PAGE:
Okay, we are told that T1D is not believed to be contagious. However, I’d like to hear your story about how your family is/was connected to T1D. For example, before my child was even born, our cat had diabetes and a co-worker in my office had a child with T1D. My daughter was then diagnosed, followed by another co-worker’s child and then an adult diagnosed as well. Coincidence? That’s four people all somehow connected to T1D who literally worked within 100 feet of each other in the office. T1D is statistically very rare as we know. The more I tell my story, the more I hear from other families of similar weird stories. Please think about your T1D “Cluster” (connections to T1D before and after diagnosis) and let’s see if we can find a trend.
no connection, anywhere. I was the only one in my immediate family, my grammar and high school so there was no cluster of any kind.
I get it - I guess we all need to understand a reason, and I think it’s important, a definite correlation would lead to a cure, but I think you will find many outliers with a T1N based survey, and don’t let me discourage you.
if you believe that it is an autoimmune disease, then what we call t1d might be a symptom, like an allergy. the symptom isn’t contagious, but perhaps the illness that caused the autoimmune upset was. I believe that you need to have a genetic susceptibility AND some kind of catalyst like a flu virus to get the ball rolling, but what the heck do i know =)
anyway good luck.
I’m the only one in my family to have type 1 diabetes and my son is not diabetic.
Like Joe said, I think there might be something to the autoimmune angle. My mom has an autoimmune disease called ulcerative colitis.
Another factor is that type 1 is more prevalent in certain ethnic groups (causasians) and geographic regions (Northern Europe, Canada, Northern US). So if you and the people you live and work are in those groups, you increase your odds of meeting others with it.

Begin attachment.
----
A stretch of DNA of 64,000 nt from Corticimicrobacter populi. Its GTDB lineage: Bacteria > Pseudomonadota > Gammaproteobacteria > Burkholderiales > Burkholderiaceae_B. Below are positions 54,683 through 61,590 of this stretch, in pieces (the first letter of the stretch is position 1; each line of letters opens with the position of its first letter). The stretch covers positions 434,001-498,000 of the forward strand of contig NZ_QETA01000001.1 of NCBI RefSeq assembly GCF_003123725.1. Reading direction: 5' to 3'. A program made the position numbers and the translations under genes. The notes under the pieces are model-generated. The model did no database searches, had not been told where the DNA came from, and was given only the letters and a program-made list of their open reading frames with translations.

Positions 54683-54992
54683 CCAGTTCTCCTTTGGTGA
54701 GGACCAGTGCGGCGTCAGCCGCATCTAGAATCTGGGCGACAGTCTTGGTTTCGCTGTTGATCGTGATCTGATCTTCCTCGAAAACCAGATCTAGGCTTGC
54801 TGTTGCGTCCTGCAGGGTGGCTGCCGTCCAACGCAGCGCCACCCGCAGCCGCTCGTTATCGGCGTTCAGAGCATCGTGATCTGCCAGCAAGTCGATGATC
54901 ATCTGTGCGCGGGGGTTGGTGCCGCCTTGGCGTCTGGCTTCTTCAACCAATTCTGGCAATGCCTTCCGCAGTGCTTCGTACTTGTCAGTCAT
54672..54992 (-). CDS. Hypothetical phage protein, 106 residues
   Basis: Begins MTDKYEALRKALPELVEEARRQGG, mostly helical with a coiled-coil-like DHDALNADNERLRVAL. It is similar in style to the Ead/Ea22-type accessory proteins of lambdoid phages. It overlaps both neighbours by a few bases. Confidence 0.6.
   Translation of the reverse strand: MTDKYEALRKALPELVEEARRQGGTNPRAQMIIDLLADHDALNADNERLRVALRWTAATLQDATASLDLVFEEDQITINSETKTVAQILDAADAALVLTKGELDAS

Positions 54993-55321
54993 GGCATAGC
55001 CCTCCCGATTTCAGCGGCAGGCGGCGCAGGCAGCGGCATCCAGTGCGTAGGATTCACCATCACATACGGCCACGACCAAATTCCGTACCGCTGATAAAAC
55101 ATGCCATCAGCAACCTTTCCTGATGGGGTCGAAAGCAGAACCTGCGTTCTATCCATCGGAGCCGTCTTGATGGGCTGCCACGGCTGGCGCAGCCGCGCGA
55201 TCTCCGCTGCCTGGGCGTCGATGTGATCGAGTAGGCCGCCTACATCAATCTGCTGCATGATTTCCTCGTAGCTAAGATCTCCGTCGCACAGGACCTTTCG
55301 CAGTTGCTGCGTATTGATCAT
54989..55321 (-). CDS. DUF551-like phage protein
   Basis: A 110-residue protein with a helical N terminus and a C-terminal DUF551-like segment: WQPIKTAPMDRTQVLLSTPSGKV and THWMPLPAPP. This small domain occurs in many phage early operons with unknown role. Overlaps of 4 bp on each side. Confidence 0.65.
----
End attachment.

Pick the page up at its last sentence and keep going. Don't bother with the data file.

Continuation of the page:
The biggest factor with statistical accuracy vs. perception is usually awareness. Have you ever bought a new car and then suddenly seen that make and model everywhere you look, even though you never noticed it before? My mom-in-law said she’d never thought much about breast cancer or known many people with it until when she developed it, then it seemed like everyone she knew came to her telling her about their own experience as breast cancer survivors. Because we all live, breathe and sleep diabetes, we are very aware of it and see more significance in the numbers. As a person with diabetes, you are also the one others come to if they know someone who is newly diagnosed or if they have any diabetes questions, so it can affect our sense of how many people are dealing with diabetes.
If you really think there’s an issue, get the county health department numbers of type 1 diagnoses for your area and see if they are statistically average. My guess is, they probably are for your region.
It can also be from past vaccinations.
My wife’s side of the family has been riddled with T1D (profiled in the JDRF 2012 annual report). I don’t think there’s any proof of contagiousness- unless you count DNA and a genetic predisposition.
How can type 1 diabetes can come from vaccinations? I’ve never heard this before and don’t see how it could be possible.